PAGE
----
Phaseolus lunatus

From Wikipedia, the free encyclopedia
  (Redirected from Lima bean)
Jump to: navigation, search
Lima beans
Phaseoulus lunatus.jpg
Lima beans
Scientific classification
Kingdom: Plantae
(unranked): Angiosperms
(unranked): Eudicots
(unranked): Rosids
Order: Fabales
Family: Fabaceae
Subfamily: Faboideae
Tribe: Phaseoleae
Genus: Phaseolus
Species: P. lunatus
Binomial name
Phaseolus lunatus
L.
Synonyms[1]
  • Dolichos tonkinensis Bui-Quang-Chieu
  • Phaseolus bipunctatus Jacq.
  • Phaseolus ilocanus Blanco
  • Phaseolus inamoenus L.
  • Phaseolus limensis Macfad.
  • Phaseolus lunatus var. macrocarpus (Moench) Benth.
  • Phaseolus macrocarpus Moench
  • Phaseolus portoricensis Spreng.
  • Phaseolus puberulus Kunth
  • Phaseolus rosei Piper
  • Phaseolus saccharatus Macfad.
  • Phaseolus tunkinensis Lour.
  • Phaseolus vexillatus Blanco, nom, illeg, non L.
  • Phaseolus viridis Piper
  • Phaseolus xuaresii Zuccagni
Phaseolus lunatus - MHNT
Lima beans, cooked, no salt
Nutritional value per 100 g (3.5 oz)
Energy 482 kJ (115 kcal)
20.88 g
Sugars 2.9 g
Dietary fiber 7 g
0.38 g
7.8 g
Vitamins
Thiamine (B1)
(14%)
0.161 mg
Riboflavin (B2)
(5%)
0.055 mg
Niacin (B3)
(3%)
0.421 mg
(8%)
0.422 mg
Vitamin B6
(12%)
0.161 mg
Folate (B9)
(21%)
83 μg
Vitamin E
(1%)
0.18 mg
Vitamin K
(2%)
2 μg
Trace metals
Calcium
(2%)
17 mg
Iron
(18%)
2.39 mg
Magnesium
(12%)
43 mg
Manganese
(25%)
0.516 mg
Phosphorus
(16%)
111 mg
Potassium
(11%)
508 mg
Sodium
(0%)
2 mg
Zinc
(10%)
0.95 mg
Other constituents
Fluoride 2.2 µg

Percentages are roughly approximated using US recommendations for adults.
Source: USDA Nutrient Database
Moche ceramic vessel with lima beans. Larco Museum Collection. Lima-Peru

Phaseolus lunatus is a legume grown for its edible seed. It is commonly known as the butter bean or lima bean /ˈlmə/.

Origin and uses[edit]

Phaseolus lunatus is of Andean and Mesoamerican origin. Two separate domestication events are believed to have occurred. The first, taking place in the Andes around 2000 BC,[2] produced a large-seeded variety (Lima type), while the second, taking place in Mesoamerica around 800 AD, produced a small-seeded variety (Sieva type).[2] By around 1300, cultivation had spread north of the Rio Grande, and in the 1500s, the plant began to be cultivated in the Old World.[2]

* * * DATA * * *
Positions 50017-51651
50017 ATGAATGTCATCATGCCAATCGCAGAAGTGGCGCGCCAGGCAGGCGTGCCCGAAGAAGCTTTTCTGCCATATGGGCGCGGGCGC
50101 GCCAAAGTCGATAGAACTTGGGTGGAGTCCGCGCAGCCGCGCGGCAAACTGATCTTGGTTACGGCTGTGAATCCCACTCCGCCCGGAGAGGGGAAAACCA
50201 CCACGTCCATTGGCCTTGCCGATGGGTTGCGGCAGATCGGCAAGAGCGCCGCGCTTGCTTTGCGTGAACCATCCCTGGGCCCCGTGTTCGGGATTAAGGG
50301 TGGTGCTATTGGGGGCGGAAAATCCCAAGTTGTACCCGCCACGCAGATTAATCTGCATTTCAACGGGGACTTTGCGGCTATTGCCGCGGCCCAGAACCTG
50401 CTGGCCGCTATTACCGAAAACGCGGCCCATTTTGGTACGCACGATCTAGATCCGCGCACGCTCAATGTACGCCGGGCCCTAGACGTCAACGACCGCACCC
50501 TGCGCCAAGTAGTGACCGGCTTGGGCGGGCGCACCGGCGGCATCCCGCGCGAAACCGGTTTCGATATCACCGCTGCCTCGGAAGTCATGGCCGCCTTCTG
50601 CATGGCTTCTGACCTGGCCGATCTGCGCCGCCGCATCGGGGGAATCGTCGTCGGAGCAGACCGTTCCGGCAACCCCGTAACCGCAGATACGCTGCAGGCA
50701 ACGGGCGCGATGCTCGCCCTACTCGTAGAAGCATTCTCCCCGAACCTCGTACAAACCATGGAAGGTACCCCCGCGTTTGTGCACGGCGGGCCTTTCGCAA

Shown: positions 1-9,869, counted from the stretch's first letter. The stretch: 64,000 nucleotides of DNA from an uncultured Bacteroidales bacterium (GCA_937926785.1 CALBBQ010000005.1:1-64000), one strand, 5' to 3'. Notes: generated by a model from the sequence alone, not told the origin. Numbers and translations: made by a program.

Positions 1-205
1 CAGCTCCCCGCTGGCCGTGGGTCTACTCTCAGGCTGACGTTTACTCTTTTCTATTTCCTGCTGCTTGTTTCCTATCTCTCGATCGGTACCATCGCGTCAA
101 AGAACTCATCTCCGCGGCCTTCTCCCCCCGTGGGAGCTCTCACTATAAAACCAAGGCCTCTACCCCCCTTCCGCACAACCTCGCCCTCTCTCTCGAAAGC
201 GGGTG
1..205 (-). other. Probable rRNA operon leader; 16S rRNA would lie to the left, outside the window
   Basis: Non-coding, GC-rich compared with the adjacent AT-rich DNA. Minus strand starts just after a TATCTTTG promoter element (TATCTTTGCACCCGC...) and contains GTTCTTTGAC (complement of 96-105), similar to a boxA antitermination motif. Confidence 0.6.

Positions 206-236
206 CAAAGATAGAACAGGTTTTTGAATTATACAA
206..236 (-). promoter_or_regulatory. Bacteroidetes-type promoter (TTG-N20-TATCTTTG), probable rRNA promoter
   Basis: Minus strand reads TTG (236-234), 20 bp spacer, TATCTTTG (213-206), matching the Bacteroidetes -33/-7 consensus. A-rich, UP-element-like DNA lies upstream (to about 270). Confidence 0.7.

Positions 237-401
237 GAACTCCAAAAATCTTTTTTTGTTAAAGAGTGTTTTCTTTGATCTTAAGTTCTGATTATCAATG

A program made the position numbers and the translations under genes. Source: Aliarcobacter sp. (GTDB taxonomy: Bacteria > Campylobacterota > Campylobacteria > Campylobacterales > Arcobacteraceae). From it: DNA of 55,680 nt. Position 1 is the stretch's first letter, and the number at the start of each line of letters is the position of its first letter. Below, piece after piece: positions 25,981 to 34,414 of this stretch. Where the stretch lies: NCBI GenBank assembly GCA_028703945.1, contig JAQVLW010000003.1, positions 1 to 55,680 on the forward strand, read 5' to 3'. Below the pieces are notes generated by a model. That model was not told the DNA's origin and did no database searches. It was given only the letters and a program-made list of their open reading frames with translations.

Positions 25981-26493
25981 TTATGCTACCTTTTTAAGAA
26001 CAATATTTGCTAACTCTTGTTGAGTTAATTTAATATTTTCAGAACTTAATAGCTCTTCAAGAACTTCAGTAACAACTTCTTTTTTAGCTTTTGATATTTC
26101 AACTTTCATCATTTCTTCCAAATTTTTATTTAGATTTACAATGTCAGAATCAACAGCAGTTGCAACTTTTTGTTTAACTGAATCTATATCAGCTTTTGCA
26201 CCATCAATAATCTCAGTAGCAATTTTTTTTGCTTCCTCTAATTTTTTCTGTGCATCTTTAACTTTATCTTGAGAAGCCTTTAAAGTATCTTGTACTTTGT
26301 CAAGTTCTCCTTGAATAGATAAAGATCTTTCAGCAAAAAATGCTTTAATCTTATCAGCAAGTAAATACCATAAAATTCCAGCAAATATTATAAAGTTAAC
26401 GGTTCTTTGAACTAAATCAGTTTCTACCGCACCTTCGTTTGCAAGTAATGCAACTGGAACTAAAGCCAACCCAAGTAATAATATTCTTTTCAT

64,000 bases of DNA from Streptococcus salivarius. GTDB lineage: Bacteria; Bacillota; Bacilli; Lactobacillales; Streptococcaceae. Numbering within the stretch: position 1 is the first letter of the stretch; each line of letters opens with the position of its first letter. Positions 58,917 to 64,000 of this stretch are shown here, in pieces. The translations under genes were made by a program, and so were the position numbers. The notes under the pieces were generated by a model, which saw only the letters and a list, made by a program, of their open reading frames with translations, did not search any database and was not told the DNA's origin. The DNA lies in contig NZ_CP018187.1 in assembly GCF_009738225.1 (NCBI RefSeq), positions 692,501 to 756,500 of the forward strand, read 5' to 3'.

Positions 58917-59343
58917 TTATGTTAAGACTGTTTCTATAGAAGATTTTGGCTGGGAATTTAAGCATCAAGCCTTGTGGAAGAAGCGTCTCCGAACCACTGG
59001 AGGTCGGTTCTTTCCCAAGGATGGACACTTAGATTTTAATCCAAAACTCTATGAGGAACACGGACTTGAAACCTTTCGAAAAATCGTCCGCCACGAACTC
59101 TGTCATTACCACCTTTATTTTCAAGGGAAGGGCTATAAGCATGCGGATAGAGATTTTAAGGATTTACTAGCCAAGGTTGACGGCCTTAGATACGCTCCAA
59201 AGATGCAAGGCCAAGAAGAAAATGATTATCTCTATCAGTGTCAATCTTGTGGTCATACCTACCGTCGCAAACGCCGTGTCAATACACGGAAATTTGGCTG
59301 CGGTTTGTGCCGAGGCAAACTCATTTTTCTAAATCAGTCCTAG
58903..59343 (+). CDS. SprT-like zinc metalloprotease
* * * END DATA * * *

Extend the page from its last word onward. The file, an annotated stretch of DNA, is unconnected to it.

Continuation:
The small-seeded wild form (Sieva type) is found distributed from Mexico to Argentina, generally below 1,600 metres (5,200 ft) above sea level, while the large-seeded wild form (Lima type) is found distributed in the north of Peru, from 320 to 2,030 metres (1,050 to 6,660 ft) above sea level.[citation needed]

The Moche Culture (0-800 CE) cultivated lima beans heavily and often depicted them in their art.[3] During the Spanish Viceroyalty of Peru, lima beans were exported to the rest of the Americas and Europe, and since the boxes of such goods had their place of origin labeled "Lima – Peru", the beans got named as such.

The term "butter bean" is widely utilised for a large, flat and yellow/white variety of lima bean (P. lunatus var. macrocarpus, or P. limensis[4]).

In some Southern United States areas the Sieva type are traditionally called butter beans, also otherwise known as the Dixie or Henderson type. In that area, lima beans and butter beans are seen as two distinct types of beans.

In Spain it is called "garrofón" and constitutes one of the main ingredients of the famous Valencian Paella.

In the United Kingdom and some areas in the American South, "butter beans" refers to either dried beans which can be purchased to re-hydrate, or the canned variety which are ready to use. In culinary use there, lima beans and butter beans are distinct, the latter being large and yellow, the former small and green. In areas where both are considered to be lima beans, the green variety may be labelled as "baby" (and less commonly "junior") limas.

Varieties[edit]